This step applies to legislative mandates and policy directives from the federal government in general. It is even more crucial when testing new models of care. Innovation requires coordination and partnership not only across CMS but also the entire Department of Health and Human Services (HHS). For example, is the current Centers for Disease Control and Prevention effort to shore up weak public health data systems coordinating with the Center for Medicaid and CHIP Services? Duplicated patient identifiers in siloed state health systems developed to meet different federal needs are a recipe for conflicting information, unreliable reporting, and poor service. Data interoperability at the state level is facilitated by agency interoperability within HHS.
2. Facilitate procurement and access to services and solutions
States often cite their own procurement processes as obstacles to rapid deployment of initiatives. CMMI’s initiatives may be implemented more rapidly if attention is paid to developing alternatives to single-state procurements. Alternatives might include the promotion of multistate efforts such as the National Association of State Procurement Officials’ ValuePoint model or other models of shared services across states. Solutions that the federal government establishes for all states to use, such as the Federal Services Data Hub, which facilitates premium subsidy determination on ACA exchanges, are extremely helpful. Another helpful model is the recently announced Department of Labor’s initiative to use American Rescue Plan Act funds to centrally develop open, modular technology solutions that states can use.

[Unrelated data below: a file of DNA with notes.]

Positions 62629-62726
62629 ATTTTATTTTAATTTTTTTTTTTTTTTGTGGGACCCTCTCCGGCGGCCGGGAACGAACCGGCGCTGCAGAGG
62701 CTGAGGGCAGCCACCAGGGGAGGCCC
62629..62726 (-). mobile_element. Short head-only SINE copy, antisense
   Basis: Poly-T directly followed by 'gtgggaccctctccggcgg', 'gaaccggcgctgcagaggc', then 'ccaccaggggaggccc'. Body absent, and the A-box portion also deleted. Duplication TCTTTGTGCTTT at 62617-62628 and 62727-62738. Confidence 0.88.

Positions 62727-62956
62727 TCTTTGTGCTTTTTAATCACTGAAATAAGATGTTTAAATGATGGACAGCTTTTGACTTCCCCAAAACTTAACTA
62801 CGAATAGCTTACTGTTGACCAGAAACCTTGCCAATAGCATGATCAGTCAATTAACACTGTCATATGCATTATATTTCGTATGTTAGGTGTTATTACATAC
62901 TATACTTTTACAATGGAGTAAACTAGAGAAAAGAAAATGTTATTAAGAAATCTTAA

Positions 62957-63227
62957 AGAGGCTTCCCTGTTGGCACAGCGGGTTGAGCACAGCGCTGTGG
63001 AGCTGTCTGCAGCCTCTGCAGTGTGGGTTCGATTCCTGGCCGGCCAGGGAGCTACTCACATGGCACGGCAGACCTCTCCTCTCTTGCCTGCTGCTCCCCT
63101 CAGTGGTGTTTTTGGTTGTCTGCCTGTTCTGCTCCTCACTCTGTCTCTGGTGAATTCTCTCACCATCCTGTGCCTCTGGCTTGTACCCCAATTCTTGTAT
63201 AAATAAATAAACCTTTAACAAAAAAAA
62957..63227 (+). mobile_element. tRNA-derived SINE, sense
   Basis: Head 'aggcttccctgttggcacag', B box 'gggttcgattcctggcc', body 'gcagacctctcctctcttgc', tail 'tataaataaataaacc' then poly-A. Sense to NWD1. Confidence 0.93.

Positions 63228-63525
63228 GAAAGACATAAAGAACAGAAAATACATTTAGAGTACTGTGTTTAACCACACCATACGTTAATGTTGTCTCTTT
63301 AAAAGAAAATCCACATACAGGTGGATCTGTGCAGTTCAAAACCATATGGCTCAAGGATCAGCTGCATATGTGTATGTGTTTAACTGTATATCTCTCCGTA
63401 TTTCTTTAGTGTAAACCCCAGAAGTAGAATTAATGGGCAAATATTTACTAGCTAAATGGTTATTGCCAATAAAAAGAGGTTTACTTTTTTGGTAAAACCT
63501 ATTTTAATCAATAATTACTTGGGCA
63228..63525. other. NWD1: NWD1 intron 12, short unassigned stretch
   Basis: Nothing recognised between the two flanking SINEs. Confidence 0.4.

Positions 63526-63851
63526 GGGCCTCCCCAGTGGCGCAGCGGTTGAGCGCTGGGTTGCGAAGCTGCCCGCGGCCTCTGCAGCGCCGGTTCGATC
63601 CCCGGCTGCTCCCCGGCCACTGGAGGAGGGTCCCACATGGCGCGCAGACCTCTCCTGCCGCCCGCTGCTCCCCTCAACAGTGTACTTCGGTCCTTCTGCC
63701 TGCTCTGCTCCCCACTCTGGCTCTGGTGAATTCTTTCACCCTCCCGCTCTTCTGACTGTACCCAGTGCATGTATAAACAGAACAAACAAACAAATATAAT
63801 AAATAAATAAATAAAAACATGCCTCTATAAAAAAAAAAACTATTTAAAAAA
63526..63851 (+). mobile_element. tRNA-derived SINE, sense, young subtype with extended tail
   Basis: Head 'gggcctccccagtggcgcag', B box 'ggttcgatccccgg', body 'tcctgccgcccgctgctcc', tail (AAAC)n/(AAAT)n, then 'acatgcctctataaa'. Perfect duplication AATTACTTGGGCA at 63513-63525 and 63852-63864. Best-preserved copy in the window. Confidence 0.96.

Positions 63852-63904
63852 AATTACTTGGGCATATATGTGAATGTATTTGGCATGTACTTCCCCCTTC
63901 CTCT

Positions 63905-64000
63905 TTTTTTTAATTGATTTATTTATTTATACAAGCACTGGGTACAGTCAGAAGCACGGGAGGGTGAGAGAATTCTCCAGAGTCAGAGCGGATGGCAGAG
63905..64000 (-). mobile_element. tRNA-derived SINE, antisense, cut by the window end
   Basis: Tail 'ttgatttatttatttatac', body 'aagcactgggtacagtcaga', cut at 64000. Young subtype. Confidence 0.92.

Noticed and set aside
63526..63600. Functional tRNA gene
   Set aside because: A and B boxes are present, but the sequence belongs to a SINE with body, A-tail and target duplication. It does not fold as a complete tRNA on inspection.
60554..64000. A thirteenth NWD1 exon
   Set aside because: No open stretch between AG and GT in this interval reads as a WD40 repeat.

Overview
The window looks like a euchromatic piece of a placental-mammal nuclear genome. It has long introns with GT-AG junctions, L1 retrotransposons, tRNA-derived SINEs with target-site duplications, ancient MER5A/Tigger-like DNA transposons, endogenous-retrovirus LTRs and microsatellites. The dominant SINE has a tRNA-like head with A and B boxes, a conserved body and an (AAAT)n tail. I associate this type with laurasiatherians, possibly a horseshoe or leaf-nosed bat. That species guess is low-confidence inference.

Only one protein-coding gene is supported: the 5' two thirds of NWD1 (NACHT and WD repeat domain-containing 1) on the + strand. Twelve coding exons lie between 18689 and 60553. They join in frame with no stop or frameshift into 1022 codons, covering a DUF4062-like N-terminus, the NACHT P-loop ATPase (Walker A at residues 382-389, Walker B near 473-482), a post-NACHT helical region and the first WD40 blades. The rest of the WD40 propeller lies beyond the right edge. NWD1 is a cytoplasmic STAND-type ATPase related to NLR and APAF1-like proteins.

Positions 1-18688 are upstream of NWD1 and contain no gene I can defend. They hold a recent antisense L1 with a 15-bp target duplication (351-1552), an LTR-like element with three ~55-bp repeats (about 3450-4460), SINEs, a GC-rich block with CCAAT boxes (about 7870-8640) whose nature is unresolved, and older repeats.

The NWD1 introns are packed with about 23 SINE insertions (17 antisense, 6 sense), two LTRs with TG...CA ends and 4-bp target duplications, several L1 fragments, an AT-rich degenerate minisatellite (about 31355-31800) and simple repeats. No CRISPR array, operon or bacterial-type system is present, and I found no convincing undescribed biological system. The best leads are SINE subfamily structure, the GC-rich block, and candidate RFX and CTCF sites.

CMMI innovations should also allow states to test alternatives to the current cost-allocation requirements for the enhanced federal matching rate for information technology. The factors that supported the time-limited, specific exception to cost allocation requirements during the implementation of the Affordable Care Act (ACA) — which allowed state agencies to share investments across Medicaid, health insurance exchange, and human service eligibility systems – should apply to the implementation of health information technology systems. The advancement of health equity and CMMI’s other strategic objectives will be accelerated if human services and public health programs can benefit from Medicaid and CHIP investments in information systems. Application of an exception similar to the one deployed during ACA implementation would allow states to thoughtfully consider cross-program use and benefits of interoperable health information.
3. Provide sufficient and appropriate technical assistance
Meeting these challenges will require that state Medicaid agencies build an organizational capacity that is sorely lacking in most states. State Medicaid agencies need technical assistance that recognizes that they have broad and varied responsibilities subject to interpretation and that must be flexible in order to respond to new demands. Such assistance should include how to operationalize ongoing and regular business process reviews; build an evaluative component in every initiative; effectively manage vendors, negotiate contracts, and manage projects.
States often cite the technical assistance provided through CMMI’s State Innovation Model (SIM) programs as extremely responsive to their needs. Due to the broad scope of the SIM grants, the technical assistance was long-term and flexible throughout the SIM process. It included both direct state assistance as well as the opportunity for states to learn from each other. While our organizations and others (such as the National Association of Medicaid Directors and the Robert Wood Johnson Foundation) have invested resources and thought to the modernization of state Medicaid agencies, federally driven technical assistance is essential.
Medicaid is routinely described as a state–federal partnership. Partnerships imply mutual responsibilities and mutual aid. The health policy agenda that Administrator Brooks-LaSure and her colleagues have set forth will require ongoing innovation by states in information management. Innovation, in turn, requires flexibility, agility, and room for experimentation that may not always succeed. We encourage CMS leaders to support state Medicaid agencies to enable them to become the partners that CMS needs to improve the value and equity of the care that all Americans receive.